Note: All stains require time to absorb into the wood; they also dry quickly. So, it would help if you avoid applying the stain under direct sunlight. Therefore, you should schedule your staining work during the days forecasted for 50 to 90-degree temperatures and without rainfall.

When it comes to staining, ensure that you match the stain to the type of wood on your deck.

Tips: For the previously stained wood decks, you should know that you can apply an oil-based stain over a water-based stain, but you cannot apply a water-based stain over oil-based stain. If you are looking for the best results possible, then you should use water-based stains over old water-based stains and oil-based stains over old oil-based stains.

Ensure that you go for an exterior wood stain with features such as water repellency and the ability to resist damage by the harmful UV rays.

  • Step Two: Preparation of the Deck for Staining

Remove all furniture from the deck’s surface and keep them in a secure location to give room for preparation.

Carry out deck inspection to rectify damages and replace missing deck screws.

After fixing the screws and nails and sand any wood splinters using 80-grit paper, you can use a belt sander for this task, then sweep clean the dust and debris. Remember to remove debris between the deck boards.

If you have plants or shrubs close to your deck, you should protect them by covering them using sheeting to keep the stain from getting on them. It would be best if you moist them before covering.

  • Step Three: Wash the Wood Deck

Cleaning the deck is essential to ensure that there is no dirt or any form of mold on the surface of your deck before you can apply the stain.

Wash the surface of your wood deck using a deck cleaner, scrub the surface with a brush in the direction of the wood grains.

You must allow the cleaner to soak on the surface of the deck for up to 10 minutes before scrubbing.

Rinse your deck thoroughly using a garden hose or pressure washer and allow the deck 48 hours to dry, as stated earlier in this post.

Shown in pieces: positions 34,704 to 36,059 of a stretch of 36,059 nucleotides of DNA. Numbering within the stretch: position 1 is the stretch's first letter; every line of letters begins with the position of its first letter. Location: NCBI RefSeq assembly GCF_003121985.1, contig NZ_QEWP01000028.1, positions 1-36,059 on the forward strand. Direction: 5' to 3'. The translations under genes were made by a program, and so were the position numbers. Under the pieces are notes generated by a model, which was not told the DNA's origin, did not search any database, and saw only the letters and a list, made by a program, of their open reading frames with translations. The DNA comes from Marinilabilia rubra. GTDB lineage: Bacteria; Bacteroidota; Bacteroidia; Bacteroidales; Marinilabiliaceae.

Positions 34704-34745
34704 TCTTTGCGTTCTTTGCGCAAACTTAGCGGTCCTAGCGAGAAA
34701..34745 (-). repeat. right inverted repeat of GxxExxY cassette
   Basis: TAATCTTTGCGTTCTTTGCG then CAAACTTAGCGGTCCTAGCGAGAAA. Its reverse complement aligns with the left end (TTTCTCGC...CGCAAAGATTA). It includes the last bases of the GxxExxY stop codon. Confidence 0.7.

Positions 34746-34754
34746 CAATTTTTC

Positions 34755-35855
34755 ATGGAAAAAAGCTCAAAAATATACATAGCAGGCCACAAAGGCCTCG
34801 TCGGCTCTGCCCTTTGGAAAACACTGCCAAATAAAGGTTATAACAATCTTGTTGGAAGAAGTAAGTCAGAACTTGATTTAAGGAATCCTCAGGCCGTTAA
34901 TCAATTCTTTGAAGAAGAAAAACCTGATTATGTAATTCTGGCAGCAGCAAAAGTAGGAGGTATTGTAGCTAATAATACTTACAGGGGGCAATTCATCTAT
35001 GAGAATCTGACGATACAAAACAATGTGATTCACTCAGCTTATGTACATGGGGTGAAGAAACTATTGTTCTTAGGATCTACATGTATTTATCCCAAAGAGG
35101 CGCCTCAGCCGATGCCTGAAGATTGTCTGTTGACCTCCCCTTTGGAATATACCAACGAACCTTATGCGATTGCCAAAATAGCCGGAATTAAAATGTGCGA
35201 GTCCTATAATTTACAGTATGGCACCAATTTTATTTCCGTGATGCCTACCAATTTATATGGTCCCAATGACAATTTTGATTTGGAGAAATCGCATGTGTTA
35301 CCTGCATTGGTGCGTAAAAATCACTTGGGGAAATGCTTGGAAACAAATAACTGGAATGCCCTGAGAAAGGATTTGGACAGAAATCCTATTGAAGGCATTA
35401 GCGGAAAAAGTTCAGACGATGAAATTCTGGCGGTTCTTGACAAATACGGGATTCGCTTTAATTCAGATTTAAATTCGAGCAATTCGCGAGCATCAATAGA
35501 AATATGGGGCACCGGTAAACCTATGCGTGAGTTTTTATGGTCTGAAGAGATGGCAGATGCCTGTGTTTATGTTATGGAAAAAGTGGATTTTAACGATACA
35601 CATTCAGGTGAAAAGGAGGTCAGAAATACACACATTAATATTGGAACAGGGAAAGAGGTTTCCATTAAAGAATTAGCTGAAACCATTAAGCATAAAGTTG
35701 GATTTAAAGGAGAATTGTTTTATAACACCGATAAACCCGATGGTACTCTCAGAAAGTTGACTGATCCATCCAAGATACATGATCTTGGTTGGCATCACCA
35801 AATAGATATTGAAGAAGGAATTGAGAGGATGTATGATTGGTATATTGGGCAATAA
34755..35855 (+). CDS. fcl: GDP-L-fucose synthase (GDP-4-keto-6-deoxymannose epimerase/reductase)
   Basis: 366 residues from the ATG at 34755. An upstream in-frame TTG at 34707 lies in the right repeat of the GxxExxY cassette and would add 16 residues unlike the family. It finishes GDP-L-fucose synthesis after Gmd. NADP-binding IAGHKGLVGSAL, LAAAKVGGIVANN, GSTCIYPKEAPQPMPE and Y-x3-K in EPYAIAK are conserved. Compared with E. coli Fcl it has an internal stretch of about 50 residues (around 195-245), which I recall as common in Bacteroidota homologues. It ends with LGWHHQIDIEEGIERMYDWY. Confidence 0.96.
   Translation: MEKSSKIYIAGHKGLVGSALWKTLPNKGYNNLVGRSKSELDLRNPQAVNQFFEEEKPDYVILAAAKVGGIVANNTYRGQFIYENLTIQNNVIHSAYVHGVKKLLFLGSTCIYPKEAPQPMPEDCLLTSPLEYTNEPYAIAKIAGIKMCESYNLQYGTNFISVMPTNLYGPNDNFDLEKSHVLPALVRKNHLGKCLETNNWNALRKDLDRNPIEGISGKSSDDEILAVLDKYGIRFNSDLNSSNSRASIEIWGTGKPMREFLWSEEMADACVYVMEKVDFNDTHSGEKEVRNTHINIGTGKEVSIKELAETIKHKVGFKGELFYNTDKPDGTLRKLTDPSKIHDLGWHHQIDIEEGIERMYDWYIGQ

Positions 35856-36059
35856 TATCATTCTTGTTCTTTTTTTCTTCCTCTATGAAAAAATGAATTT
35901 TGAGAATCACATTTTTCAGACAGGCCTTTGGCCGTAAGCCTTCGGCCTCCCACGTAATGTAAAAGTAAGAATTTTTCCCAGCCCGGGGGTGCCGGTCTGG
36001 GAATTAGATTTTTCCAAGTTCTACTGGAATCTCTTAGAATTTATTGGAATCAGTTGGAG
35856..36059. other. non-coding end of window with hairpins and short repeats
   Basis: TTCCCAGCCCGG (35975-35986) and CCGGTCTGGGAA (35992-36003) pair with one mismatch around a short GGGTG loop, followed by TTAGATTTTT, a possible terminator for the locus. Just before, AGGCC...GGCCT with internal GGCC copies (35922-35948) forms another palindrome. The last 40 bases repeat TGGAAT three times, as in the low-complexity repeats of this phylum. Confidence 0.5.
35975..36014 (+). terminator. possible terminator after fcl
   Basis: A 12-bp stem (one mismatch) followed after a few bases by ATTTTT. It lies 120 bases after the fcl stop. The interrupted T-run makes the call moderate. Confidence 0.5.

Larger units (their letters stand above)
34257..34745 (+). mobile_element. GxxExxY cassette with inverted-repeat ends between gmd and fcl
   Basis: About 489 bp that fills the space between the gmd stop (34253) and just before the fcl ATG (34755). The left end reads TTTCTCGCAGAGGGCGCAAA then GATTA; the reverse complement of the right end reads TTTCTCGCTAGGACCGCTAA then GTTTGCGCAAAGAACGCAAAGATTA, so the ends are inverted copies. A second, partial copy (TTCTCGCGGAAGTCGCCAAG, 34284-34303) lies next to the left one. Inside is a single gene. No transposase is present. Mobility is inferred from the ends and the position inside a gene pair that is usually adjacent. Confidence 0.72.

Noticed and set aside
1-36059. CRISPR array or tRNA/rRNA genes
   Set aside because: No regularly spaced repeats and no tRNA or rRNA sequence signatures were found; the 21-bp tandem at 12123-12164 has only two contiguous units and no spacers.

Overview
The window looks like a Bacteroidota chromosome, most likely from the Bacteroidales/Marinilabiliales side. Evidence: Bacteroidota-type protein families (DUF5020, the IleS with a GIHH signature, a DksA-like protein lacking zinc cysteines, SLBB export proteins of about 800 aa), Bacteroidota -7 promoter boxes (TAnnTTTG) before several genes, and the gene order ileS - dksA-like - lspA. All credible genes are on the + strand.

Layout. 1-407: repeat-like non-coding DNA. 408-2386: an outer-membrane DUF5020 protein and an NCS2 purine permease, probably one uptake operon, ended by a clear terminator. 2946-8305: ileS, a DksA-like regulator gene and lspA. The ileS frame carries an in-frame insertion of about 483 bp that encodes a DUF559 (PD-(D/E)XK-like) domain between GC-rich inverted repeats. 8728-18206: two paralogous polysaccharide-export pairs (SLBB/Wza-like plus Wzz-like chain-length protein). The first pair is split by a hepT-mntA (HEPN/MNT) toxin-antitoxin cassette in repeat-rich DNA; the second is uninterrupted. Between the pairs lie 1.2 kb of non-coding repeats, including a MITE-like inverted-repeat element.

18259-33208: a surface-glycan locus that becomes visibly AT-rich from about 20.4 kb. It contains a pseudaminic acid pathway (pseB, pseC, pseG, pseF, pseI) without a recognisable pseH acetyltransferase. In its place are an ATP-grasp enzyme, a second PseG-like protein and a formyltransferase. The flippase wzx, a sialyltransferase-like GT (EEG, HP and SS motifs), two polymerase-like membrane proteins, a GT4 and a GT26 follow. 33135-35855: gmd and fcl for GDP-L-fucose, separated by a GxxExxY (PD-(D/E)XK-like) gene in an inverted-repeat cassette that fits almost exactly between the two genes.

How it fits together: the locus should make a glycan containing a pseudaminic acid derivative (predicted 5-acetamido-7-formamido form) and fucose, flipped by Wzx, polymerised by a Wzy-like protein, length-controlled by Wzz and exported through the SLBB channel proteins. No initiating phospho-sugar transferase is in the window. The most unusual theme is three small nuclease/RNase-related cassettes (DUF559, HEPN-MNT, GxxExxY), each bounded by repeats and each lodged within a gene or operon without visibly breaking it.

• Step Four: Stain Deck Railings and Other Raised Parts

Even as you look to stain, you should first protect other parts of the house, such as the sidings; you can protect them using painter’s tape., if necessary. 

Stir your stain thoroughly before you apply, then pour the formula into a paint tray.

Test the color of the stain on a piece of wood to verify if it is the actual color that you want on your deck.

Start painting the highest wood features on your decks, such as the posts, railings, and balusters. Stain from the top, going down, making long even strokes in the process.

  • Step Five: Stain Your Deck Boards

Image of wood being painted but How Long Can I Wait to Paint After Priming?Usually, a paint pad applicator is the best for staining the deck boards because it is easier than brushing over a large deck using hands. Besides, it is more accurate than when you use a sprayer.

Apply a single coat of the deck stain in long, even strokes.

With the help of a paintbrush, stain between cracks and in hard to reach areas.

You must identify the point in your deck that you will use as an exit and stain towards that direction. Such points could be your house’s backdoor or the stairs of your deck. A single layer of the stain will do the job just right.

Clean your tools after staining the deck.

Allow your deck at least 24 hours to dry.

Watch the video below on how to clean and stain a deck

Conclusion.

Pressure washing of decks is a common practice for most homeowners and wood structure owners. It helps with the cleaning of the deck as a routine maintenance practice. Also, a pressure washer is excellent in the preparation of the deck for staining. You should, however, ensure that you are working with the proper pressure to avoid inflicting damage to your deck. One question, though, is…

How Long After Pressure Washing to Stain Deck?

It is standard that you allow your deck at least 48 hours after washing it to ensure that it dries. It could take a little longer for your deck to dry, especially if the conditions are below the average daily atmospheric standards.

At this point, I believe you know how long it takes a washed deck to dry. Even so, ensure that you verify if your deck is dry before you can stain it. 

Do you have any questions regarding pressure washing and staining of the deck? Kindly let me know your thoughts through the comment section below.